July 5, 2018 - 12:42 PM EDT
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Four Problems The EPA Faces In Reducing Pollutants

There are four challenges regarding air pollution that the U.S. is currently facing. How will these challenges be addressed and how will the need for commercial air filters and industrial air purifiers be affected?

RIVERDALE, NJ / ACCESSWIRE / July 5, 2018 / Air pollution has the potential to harm people’s health and welfare in a variety of different ways, making programs to control air pollution of vital importance. Since the 1970s, the Environmental Protection Agency (EPA) has been tackling various problems regarding air pollution, largely through the landmark Clean Air Act, an effort that has substantially reduced levels of different air pollutants and made the air safer for everyone.

Yet despite these improvements to air quality in the United States, the EPA and other regulatory bodies still grapple with various challenges in cleaning up the air. An abundance of common air pollutants, toxic airborne compounds, a damaged stratospheric ozone layer, and climate change are all issues the EPA is attempting to solve.

What kind of progress is being made in the attempts to solve these issues? What strategies are working to address these challenges?

High-Efficiency Air Filtration Units Trap The Criteria Air Pollutants

One of the primary purposes of the Clean Air Act is to control six different air pollutants referred to as the "criteria air pollutants" by the EPA. These "criteria air pollutants" - carbon monoxide, lead, nitrogen oxide, sulfur dioxide, ground-level ozone, and particulate matter - pose the greatest threat to human health by virtue of their toxicity and ubiquity. Industrial air filtration units can capture most of these air pollutants, but not carbon monoxide.

Carbon monoxide air pollution has basically been driven down to acceptable levels nationwide according to the air quality standards set by the EPA. This is a substantial triumph as carbon monoxide exposure can quickly lead to brain damage, lung damage, and death. Special gas phase filters must be used to capture carbon monoxide, meaning that traditional air filters are ineffective against the toxic compound.

Levels of atmospheric lead have been greatly reduced by the Clean Air Act, which is responsible for phasing out lead in gasoline for motor vehicles. This is an excellent achievement as exposure to lead can lead to neurological issues, like behavioral issues and difficulty learning, especially in children. Levels of atmospheric lead are now only beyond the air quality standard near specific industrial facilities that emit large levels of lead.

"In terms of nitrogen oxide and sulfur dioxide pollution, the EPA will be working alongside state and city governments to isolate major sources of the two air pollutants," educated Camfil's Charlie Seyffer, Manager of Marketing & Technical Materials and 37-year ASHRAE member and active committee participant. "Common sources of sulfur dioxide and nitrogen oxides are industrial facilities and power plants. A substantial amount of nitrogen oxide is also released by the combustion of gasoline for cars. Exposure to both nitrogen oxide and sulfur dioxide can lead to the exacerbation or possible development of asthma and respiratory infections. The two compounds also contribute to acid rain which causes environmental damage." (1)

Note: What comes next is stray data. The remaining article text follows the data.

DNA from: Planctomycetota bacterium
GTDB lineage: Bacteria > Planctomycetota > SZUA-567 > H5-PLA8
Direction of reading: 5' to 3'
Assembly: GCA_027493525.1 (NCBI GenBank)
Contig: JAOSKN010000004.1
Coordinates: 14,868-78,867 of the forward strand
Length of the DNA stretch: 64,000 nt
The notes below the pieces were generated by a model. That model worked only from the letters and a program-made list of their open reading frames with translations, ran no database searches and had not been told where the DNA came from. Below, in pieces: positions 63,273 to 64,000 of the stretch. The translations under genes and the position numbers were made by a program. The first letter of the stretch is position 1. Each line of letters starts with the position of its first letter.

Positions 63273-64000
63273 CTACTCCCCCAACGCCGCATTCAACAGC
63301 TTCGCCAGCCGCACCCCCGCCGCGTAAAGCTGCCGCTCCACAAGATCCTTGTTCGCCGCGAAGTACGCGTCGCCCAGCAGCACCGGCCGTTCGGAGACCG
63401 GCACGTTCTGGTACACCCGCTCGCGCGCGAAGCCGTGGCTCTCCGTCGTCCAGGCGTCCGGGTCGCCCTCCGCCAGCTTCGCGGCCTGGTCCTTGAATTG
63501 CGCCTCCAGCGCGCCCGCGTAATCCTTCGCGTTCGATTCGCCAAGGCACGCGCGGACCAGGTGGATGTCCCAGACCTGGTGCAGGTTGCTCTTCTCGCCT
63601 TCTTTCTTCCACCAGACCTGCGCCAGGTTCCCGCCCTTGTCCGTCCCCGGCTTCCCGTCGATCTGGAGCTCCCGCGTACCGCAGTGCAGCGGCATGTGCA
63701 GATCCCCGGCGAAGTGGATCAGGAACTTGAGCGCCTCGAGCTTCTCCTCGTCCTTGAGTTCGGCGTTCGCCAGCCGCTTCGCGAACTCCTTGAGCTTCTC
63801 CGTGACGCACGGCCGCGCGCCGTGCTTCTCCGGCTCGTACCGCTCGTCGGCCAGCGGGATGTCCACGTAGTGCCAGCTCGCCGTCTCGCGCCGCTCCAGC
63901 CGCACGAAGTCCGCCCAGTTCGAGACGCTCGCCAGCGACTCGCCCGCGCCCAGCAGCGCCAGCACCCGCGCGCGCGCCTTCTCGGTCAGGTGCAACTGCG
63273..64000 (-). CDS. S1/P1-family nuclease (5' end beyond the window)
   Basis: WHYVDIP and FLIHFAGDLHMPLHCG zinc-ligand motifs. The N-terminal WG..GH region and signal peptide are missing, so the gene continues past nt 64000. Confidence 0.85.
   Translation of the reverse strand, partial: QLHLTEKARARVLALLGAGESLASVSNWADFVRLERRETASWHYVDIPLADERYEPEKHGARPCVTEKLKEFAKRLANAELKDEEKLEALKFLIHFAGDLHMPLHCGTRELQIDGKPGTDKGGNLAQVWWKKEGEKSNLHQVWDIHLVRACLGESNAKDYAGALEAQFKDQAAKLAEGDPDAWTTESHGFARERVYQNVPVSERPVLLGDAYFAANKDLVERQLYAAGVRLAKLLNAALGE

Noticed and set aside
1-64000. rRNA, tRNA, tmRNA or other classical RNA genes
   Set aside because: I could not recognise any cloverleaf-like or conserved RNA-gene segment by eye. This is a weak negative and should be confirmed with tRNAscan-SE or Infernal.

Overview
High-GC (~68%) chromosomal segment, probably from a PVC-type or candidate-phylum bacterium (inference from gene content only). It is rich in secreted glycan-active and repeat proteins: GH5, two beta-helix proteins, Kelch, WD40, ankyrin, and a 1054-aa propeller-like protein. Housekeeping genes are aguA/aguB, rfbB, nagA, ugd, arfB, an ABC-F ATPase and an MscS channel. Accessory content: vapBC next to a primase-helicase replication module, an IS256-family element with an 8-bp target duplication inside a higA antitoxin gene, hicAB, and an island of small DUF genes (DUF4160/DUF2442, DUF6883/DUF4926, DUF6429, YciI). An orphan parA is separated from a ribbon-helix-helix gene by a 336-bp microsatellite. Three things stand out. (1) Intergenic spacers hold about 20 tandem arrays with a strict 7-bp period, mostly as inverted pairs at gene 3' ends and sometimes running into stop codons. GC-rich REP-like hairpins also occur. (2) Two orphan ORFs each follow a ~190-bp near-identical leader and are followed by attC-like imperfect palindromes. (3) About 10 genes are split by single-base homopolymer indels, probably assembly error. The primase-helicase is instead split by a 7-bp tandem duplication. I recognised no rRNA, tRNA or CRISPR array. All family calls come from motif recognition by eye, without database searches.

Ground level ozone is created when volatile organic compounds (VOCs) interact with chemical energy from the sun in the presence of heat. Ozone at ground level is a toxic air pollutant that can require hospitalizations when people are exposed to high concentrations. Ozone can also irritate the eyes, nose, and throat, cause difficulty breathing, and permanently decrease lung function.

Particulate matter refers to all fine particles of pollution smaller than 2.5-microns in size, or 50-times smaller than the width of a human hair. At this small size, it can penetrate into people's lungs and bloodstream causing damage to the respiratory and cardiovascular system. Particulate matter exposure is correlated with things like stroke, heart attack, chronic obstructive pulmonary disease, asthma attacks and lung cancer.

The EPA has managed to substantially cut levels of both ozone and particulate matter of the past couple decades, but levels of these two air pollutants are still well beyond acceptable standards in many cities around the country.

Toxic Pollutants are Dangerous without Commercial Air Filtration Systems

Though not as ubiquitous as the criteria air pollutants, the EPA also tracks the intensity of many different toxic pollutants like benzenes, methylene chloride, cadmium, and mercury. In fact, the EPA tracks 187 pollutants that can cause respiratory damage, cardiovascular damage, cancer, and other diseases.

These hazardous compounds can come from a variety of different sources such as solvents, paint strippers, dry cleaning facilities, building materials and chemical cleaners. The most prolific sources of airborne toxins are chemical manufacturing facilities, steel mills, power plants, and aerospace manufacturing facilities.

Levels of toxic air pollutants like benzenes are highest in urban areas, and the EPA estimates that about 14 million people who live in more than 60 urban centers across the country have lifetime cancer risks that are higher than 100 out of 1 million. This is compared with the regular risk of 10 in 1 million.

Standards created by the EPA have been highly successful in reducing overall levels of air pollution, and the concentration of benzenes in gasoline and other forms of fossil fuels has been substantially reduced. The EPA has also managed to get 174 major source categories to hit emissions standards, along with 68 categories of smaller sources.

Commercial HVAC Air Filters Can't Reduce Levels of Atmospheric Carbon Dioxide

Aside from controlling the criteria for air pollutants, another challenge the EPA is dealing with is the threat of global climate change. Climate change is driven by greenhouse gases, which are gases that trap heat in the atmosphere and cause the globe to warm. This is called the "greenhouse effect," and the EPA is attempting to control levels of greenhouse gases within the atmosphere.